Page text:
Money follows service.

Are you getting "lousy" tips?

Tuesday, June 4, 2013

Communication, Please?

On a recent trip, I found myself without dinner because of delayed flights. I wanted a snack--not much, just a snack--and something to drink. There was a small concession near my gate, so I went over and picked up an oatmeal cookie and a bottle of water. I thought that would do nicely.

I handed my credit card to the cashier as she hit the total button: $8.79!
Me: How much is the water?
Cashier: $2.29
Me: So the cookie is $6.50????
Cashier: (no response)
Me: Is the cookie six-and-a-half-dollars??
The cashier turned away and asked a question of one of the other workers, who came over to the register. Both stood looking at the machine and poking at buttons.
Me: Is the cookie $6.50?
Employees: (nothing)
Me: Excuse me, where is my credit card right now?
Cashier: What?
Me: May I have my credit card back please?
The cashier handed it to me and went back to poking buttons. (I would have walked away at this point, but I wasn't sure whether my card had been entered or not.) The second employee now went in search of the manager on duty. I still had not received an answer about the price of the cookie. The "manager" appeared and voided the incorrect entry without speaking to me or even looking at me The cookie was $3.00--outrageously priced, but not $6.50.

At no time during this transaction was I treated as if I were another human standing at the counter.

Now, I understand that working midnights at an airport concession stand is not the most desirable job in the world. And I know that because I had similar jobs along the way: Dairy store night clerk; night  gas station attendant (New Jersey still has those, and that's where I grew up)--at what was the busiest gas station in the world at the time; hotel front desk, and so on. I know the pay is absurdly low and doesn't help your kids' college fund. I know that the benefits (if there are any) are crummy. I know that finding people to do this work is not easy.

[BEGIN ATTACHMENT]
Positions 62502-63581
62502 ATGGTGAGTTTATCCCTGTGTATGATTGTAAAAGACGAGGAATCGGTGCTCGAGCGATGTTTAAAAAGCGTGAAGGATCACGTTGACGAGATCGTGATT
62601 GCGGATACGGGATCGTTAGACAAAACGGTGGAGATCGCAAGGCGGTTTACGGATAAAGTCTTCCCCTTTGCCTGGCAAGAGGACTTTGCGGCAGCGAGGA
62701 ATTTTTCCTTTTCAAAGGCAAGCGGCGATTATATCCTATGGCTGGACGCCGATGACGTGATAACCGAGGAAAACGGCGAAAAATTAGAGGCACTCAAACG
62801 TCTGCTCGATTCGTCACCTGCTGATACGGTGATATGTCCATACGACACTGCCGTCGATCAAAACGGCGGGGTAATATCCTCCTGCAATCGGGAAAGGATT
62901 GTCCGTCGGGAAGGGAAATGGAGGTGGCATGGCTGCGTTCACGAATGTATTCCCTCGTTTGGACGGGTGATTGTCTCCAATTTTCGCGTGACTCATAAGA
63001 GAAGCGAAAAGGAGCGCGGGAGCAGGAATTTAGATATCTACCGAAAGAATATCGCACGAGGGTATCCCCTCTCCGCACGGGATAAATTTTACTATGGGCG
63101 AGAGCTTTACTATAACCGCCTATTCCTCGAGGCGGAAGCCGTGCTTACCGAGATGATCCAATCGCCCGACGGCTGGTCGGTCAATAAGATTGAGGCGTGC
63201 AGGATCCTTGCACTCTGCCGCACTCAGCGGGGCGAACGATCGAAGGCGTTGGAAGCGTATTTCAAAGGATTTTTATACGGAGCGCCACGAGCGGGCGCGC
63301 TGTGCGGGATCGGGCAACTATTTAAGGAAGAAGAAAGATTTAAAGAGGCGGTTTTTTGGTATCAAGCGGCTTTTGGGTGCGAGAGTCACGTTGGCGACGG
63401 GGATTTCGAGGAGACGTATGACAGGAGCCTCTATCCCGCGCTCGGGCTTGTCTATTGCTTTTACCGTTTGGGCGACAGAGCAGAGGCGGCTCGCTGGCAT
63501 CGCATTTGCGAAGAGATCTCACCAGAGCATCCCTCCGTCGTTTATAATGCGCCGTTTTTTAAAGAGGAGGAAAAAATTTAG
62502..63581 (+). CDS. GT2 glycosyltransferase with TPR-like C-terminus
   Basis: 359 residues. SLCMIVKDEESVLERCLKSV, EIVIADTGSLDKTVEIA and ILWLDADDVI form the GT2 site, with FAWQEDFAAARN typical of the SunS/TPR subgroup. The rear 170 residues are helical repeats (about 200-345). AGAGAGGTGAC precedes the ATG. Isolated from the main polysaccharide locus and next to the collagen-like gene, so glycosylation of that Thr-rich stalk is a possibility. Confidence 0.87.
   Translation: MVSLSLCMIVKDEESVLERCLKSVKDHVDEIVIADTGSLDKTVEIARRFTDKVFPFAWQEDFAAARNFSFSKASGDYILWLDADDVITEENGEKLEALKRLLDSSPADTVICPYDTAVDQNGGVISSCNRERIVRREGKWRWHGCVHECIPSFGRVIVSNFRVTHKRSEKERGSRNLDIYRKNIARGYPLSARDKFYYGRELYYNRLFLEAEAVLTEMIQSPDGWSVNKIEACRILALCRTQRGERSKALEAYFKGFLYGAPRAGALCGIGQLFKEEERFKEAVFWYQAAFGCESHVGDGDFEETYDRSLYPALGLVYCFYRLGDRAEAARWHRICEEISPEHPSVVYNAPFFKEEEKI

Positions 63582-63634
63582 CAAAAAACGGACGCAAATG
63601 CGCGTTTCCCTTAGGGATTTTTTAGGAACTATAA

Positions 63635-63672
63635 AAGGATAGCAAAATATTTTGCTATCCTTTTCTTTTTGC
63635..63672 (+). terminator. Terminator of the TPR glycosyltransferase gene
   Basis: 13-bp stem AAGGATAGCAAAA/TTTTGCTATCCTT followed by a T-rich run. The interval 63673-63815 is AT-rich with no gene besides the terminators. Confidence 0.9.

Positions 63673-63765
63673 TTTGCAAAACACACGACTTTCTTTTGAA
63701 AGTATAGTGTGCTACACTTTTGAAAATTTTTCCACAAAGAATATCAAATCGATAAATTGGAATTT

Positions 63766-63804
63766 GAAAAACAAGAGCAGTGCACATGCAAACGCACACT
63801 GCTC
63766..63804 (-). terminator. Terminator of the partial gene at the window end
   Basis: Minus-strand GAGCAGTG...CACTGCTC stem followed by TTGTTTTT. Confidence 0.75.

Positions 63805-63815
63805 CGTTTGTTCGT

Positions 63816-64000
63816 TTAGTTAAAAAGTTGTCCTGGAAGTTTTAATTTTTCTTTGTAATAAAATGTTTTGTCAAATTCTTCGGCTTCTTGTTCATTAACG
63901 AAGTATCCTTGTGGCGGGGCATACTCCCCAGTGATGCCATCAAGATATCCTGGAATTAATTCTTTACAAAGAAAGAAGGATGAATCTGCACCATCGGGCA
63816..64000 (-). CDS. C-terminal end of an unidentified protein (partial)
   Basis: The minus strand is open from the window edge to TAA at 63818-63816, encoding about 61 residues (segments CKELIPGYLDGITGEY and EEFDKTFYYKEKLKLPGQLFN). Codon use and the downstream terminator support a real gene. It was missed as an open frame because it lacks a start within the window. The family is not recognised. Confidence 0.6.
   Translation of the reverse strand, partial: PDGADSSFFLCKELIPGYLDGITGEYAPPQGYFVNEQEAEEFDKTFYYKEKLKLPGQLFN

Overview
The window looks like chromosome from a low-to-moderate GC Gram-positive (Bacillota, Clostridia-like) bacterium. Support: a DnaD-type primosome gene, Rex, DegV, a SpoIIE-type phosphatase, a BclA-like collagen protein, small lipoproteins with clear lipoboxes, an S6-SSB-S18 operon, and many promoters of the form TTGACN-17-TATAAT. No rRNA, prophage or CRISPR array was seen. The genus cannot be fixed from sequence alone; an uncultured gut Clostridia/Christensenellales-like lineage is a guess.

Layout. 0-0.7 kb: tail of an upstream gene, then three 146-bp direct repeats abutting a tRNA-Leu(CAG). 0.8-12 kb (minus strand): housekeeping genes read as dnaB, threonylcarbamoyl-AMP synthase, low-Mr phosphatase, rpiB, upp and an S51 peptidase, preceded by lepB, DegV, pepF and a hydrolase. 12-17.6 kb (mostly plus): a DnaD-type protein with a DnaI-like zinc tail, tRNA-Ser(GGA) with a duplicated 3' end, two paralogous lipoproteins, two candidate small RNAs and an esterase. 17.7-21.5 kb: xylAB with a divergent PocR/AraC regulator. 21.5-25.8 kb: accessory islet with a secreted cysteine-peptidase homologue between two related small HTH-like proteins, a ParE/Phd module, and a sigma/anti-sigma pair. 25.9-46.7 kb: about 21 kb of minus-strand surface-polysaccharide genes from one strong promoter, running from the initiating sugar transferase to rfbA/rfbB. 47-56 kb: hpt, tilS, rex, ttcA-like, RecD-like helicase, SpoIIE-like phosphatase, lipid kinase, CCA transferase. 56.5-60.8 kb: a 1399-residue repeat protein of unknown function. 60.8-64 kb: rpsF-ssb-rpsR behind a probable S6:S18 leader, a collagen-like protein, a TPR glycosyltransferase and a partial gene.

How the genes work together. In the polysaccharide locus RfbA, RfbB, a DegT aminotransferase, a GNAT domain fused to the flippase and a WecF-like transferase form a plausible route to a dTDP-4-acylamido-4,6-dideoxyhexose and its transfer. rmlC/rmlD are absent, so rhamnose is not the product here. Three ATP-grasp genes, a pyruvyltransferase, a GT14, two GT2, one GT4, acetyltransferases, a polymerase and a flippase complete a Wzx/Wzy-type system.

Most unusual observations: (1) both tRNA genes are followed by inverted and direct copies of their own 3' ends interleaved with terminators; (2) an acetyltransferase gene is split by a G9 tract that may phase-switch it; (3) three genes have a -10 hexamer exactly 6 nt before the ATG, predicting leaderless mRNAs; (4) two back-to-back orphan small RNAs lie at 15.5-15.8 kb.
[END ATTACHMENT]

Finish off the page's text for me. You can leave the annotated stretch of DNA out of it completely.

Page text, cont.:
So what?

Find the right people, not just the people who show up to your application desk when you post a "Help Wanted" sign.  

Who said your work as a customer service hiring manager was going to be easy?  

I am 100% sure that this cashier displayed no more personality or communication skill at her interview than she did during our two minutes of "contact." And yet, there she was, being the face of the company.

The fact that I've determined never to buy anything ever again from this particular airport concession company will not destroy their bottom line, and I know that.  It's a personal decision. I buy from companies that show me good service, and I never return to do business when I'm treated as if I am not even in the same room.

What would you do?

Monday, March 4, 2013

The Spanish Olive Paradox

When I was very young, I heard Joe, a friend of my older brother, talking about his job at the local grocery store. Joe had opened a case of Spanish olives, checked the price list, set his price marker (called ‘rotators’ back then), and marked each jar $.95. They sold out in a couple of days. The next case came in, and my brother’s friend checked the price again, and realized his mistake. The olives should have been marked $.59. He put the lower price on the jars of olives, and they sat on the shelves. Feeling experimental, he marked them back up to $.95 each, and they again sold out. Even at the age of 17, Joe was able to extract a business lesson from this incident: People will pay according to their perception of value. Spanish olives must be worth more than just plain olives, and if they cost the same as—or less than—other olives, they must not be anything special.
We see this every day in the marketplace: Brands with some cachet are priced higher. Value is subjective. Price is set by what the market will bear.
This is very basic, but sometimes we lose perspective when we start valuing our own products or services. We know what raw materials went into the product and exactly what it cost to produce. We incorrectly assume that some standard markup percentage will suffice to price the item. If we sell services, we might think it’s better to bid low rather than risk losing the work. If we look deeper, however, what we find is that a premium product or service often attracts more business. This is the basis of the concepts of differentiation and value-added.

Here are some steps to take to make sure you are not undervaluing your product or service:

  • Know your market – If you have a basic understanding of what your customers consider a fair price, you are halfway home
  • Differentiate your product or service – You should be able to clearly articulate why your customers should choose you as opposed to your competition, even if you cost more
  • Brand yourself appropriately – If you are a Spanish (i.e., special) olive, make sure your customers can clearly see that, and will know they are getting a premium product or service
The next time you are pricing your products or services, remember the Spanish Olive Paradox, and price accordingly.

This post originally appeared on The Management Experts


Photo Credit: Graham Colm